Alaska’s Libertarians freeze the state’s U.S. Senate race.
With the GOP primary between Sen. Lisa Murkowski and Joe Miller headed into overtime, Alaska’s Libertarian Party suddenly found their own Senate prospects switching from irrelevant to relevant. Between D.C. rumors of Murkowski courting the LP for ballot access and the willingness of the party’s own Senate nominee to step aside should Alaska’s senior senator come up short in the absentee race, Libertarians found themselves needing to make a familar choice between principle and politics.
By that definition, the outcome should never have been in doubt:
On Sunday morning, over coffee and donuts, the ExComm voted unanimously, 5 to 0 to deny the Senator the ballot line. There was no malice intended. ALP Chair Kohlhaas has repeatedly stated that she is a nice lady, and the ALP was flattered by the offer.
While the decision guarantees Lisa Murkowski won’t become a political footnote as the first Libertarian U.S. Senator, it also likely guarantees that short of a near landslide of Murkowski absentee ballots, Joe Miller will be the GOP’s nominee. Despite the race closing to just over 1,600 votes and talk of tens of thousands of absentee ballots left to be counted, only 5,801 absentee ballots were sent to Republican voters. Thus Murkowski needs to win those remaining ballots with totals around 60% – a possible but not particularly probable outcome.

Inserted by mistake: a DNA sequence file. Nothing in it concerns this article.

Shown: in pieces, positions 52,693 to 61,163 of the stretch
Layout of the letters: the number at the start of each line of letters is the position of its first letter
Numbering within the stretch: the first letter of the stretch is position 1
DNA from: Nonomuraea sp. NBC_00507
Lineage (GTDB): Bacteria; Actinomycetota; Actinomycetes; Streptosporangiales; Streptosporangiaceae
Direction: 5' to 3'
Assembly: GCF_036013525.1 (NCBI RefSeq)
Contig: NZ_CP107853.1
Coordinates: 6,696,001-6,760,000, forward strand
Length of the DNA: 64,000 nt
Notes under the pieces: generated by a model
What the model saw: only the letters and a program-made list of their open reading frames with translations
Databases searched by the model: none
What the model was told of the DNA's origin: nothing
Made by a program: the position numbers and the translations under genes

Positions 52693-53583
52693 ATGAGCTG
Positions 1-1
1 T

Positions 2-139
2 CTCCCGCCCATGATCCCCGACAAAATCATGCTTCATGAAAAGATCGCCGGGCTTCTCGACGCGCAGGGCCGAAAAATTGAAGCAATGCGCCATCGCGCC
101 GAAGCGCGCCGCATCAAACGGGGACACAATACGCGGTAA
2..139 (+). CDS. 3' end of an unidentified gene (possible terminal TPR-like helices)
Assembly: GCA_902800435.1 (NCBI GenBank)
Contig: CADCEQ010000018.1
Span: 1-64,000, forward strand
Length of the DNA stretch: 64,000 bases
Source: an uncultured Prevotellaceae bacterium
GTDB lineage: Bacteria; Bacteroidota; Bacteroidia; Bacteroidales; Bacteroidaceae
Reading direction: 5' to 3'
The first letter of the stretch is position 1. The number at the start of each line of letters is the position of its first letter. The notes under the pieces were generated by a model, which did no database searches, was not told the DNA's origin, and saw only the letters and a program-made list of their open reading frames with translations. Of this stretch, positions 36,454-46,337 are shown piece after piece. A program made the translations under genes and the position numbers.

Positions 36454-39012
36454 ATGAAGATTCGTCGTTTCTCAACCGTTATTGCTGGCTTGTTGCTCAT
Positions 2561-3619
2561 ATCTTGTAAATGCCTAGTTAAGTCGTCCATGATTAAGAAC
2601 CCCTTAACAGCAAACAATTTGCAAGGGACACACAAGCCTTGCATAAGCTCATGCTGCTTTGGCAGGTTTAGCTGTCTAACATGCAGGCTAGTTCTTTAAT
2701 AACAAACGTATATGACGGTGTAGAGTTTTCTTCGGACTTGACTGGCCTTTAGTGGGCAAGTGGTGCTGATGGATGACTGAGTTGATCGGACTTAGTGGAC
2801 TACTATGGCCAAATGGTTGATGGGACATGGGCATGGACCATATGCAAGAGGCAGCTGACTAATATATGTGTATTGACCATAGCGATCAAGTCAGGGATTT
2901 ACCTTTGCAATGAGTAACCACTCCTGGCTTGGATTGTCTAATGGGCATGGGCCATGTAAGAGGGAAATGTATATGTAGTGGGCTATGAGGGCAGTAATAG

Should she lose any recount attempt, Murkowski’s options are few other than simply conceding. No other party can give her ballot access (other than the Democrats), meaning Murkowski’s last hope to return to Washington lies in a longshot write-in candidacy. Although polling showed Murkowski competitive in a 3-way race, the hurdles of a successful write-in campaign are taller than Yao Ming on stilts. Strom Thurmond managed to win a U.S. Senate race as a write-in candidate in 1954, and a handful of others have won U.S. House general or primary elections as write-ins. But in almost all cases, the victory came because the opposition was either completely unknown and unmotivated to run, or because there simply wasn’t any opposition at all. Neither could be said to be true in Alaska.
Murkowski’s likely forthcoming disappearance from the race makes Alaska’s senate race – at least for the moment – look mildly competitive. In a two-way battle, Miller leads Democrat Scott McAdams only 47% to 39%, perhaps partially explaining why Miller’s ill-tempered tweet comparing Murkowski’s possible party switch to prostitution has garnered as much lower 48 media exposure as it has. Or maybe because it had the media wondering if the analogy made the Libertarians the pimp or the john.
Democrats are obviously looking for GOP-held targets to help mitigate their likely November losses. But despite the early polling, Alaska isn’t fertile ground for the DNC. McAdams had raised only $9,000 as of the last reporting deadline, with a grand total of $4,500 on hand. How much money would Democrats really want to pour into a state that requires more campaign infrastructure than TV ads in order to compete?
Between McAdams’ nearly nonexistent campaign and Tea Party activists throwing money at Miller, it seems doubtful at the moment that Republicans will be required to spend much capital – monetary or otherwise – to ensure the seat remains safely in the ‘R’ column next January.